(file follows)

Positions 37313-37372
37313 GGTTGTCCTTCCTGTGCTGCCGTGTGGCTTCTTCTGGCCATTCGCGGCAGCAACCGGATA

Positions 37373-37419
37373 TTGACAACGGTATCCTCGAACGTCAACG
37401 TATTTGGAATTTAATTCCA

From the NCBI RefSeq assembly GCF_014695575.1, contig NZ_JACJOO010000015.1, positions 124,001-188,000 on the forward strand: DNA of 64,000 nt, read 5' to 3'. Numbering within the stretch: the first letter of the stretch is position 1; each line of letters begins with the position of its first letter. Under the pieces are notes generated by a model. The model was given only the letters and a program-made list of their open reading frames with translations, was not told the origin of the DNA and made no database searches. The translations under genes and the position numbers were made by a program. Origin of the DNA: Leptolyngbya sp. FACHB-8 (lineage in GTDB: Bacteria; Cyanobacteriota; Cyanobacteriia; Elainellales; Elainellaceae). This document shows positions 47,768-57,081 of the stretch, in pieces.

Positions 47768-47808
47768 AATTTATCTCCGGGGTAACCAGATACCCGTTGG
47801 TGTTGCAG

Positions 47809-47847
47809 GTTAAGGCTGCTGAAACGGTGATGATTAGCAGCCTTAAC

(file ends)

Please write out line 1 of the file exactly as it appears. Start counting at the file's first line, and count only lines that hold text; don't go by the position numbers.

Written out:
Positions 37313-37372